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2022 ANNUAL NEWS MEMO

The seemingly organized attack on the United States Capitol building in Washington D.C. on the 6th January 2021 should surely go down in American history as firstly, an example of a possible result when the democratic process works. Secondly, as a poignant example for the future generations of Americans that a defeat in the political arena is always on the horizon. This therefore dictates the acceptance of a result and not only the acceptance of a favourable result. At the time of writing, the impact that this once in a lifetime event would have on business sentiment levels in America was not yet clear. Some analysts would have possibly concluded that the ramifications would be minimal since this was the first political occurrence of its kind. Whatever the general consensus regarding this occurrence, the unnecessary loss of life which came as a result should serve as a firm reminder of what could go wrong when absolute power ends up in the hands of undesirable politicians - something which has sadly become a grim norm on the African continent.

The seemingly organized attack on the United States Capitol building in Washington D.C. on the 6th January 2021 should surely go down in American history as firstly, an example of a possible result when the democratic process works. Secondly, as a poignant example for the future generations of Americans that a defeat in the political arena is always on the horizon. This therefore dictates the acceptance of a result and not only the acceptance of a favourable result. At the time of writing, the impact that this once in a lifetime event would have on business sentiment levels in America was not yet clear. Some analysts would have possibly concluded that the ramifications would be minimal since this was the first political occurrence of its kind. Whatever the general consensus regarding this occurrence, the unnecessary loss of life which came as a result should serve as a firm reminder of what could go wrong when absolute power ends up in the hands of undesirable politicians - something which has sadly become a grim norm on the African continent.

Take for instance the July 2021 unrest in South Africa which seemingly originated from the provinces of Gauteng and KwaZulu Natal sadly resulting in over 300 deaths according to reports. In this local instance of political unaccountability what should be at the forefront is not so much the actual cause of this fatal period of civil unrest but more so the question as to who is going to be responsible for the dependants of the souls that lost their lives during this deplorable period in the history of the hard-won South African democracy. Surely it cannot be the taxpayer. It does not come as a surprise why there are some analysts who have been anticipating the Rand to play doormat to the US dollar shortly thereafter as a result of the instability and uncertainty caused by the riots. Could it be that it is the minerals-energy complex contributing to the resilience of the Rand? The same complex that is seemingly propping up the ever so apparent and persistent levels of inequality in democratic South Africa? Could the looting be a possible and unexpected by-product of president Cyril Ramaphosa's supposed new dawn? These and more are good questions for investors to ask, answers to which could ultimately lead to the desired levels of economic activity and the much needed sustained job creation and collective wealth creation.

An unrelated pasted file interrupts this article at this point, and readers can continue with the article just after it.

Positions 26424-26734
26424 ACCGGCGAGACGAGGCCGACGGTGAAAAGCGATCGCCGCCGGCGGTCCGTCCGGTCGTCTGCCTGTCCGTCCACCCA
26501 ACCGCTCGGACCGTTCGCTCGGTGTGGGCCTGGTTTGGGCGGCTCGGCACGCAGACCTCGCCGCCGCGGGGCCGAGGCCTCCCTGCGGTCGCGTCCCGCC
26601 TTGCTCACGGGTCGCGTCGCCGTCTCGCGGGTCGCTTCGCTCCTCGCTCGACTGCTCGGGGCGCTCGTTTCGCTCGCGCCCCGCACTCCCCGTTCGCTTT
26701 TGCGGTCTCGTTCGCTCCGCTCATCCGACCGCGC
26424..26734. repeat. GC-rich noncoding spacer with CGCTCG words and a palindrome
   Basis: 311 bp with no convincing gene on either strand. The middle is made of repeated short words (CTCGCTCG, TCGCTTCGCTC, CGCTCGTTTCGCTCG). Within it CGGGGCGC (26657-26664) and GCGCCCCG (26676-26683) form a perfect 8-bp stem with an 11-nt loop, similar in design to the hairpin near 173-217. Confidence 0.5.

Even though divisive politics has the historical tendency of stealing the spotlight, 2021 was certainly the year where Non Fungible Tokens were not to be outshined regardless of the global political discourse and nuances. Now commonly known as NFTs these unique and interchangeable units of data stored on a blockchain have arguably become the hottest digital assets on the market. The nouveau digital asset class's appeal is closely linked with reproducible digital files such as photos, video and audio which then broadens the use cases of this tech asset. On an interview by CNN's Julia Chatterley and seemingly having been on the NFT scene for some time, American digital artist Mike Winkelmann - known professionally as Beeple - could not have possibly imagined selling an NFT art piece for just shy of $70 million on March 12th, 2021. The artwork titled "Everydays: the first 500 days" which is a collage of images from his "Everydays" series has, according to British auction house Christie's, earned him the credit of being "a visionary digital artist at the forefront of NFTs". Later in 2021 Beeple followed up with the sale of another one of his artworks (HUMAN ONE) to collector Ryan Zurrer for $28,958,000 million. His Wikipedia page quotes him as describing the generative, dynamically changing artwork as "the first portrait of a human born in the metaverse".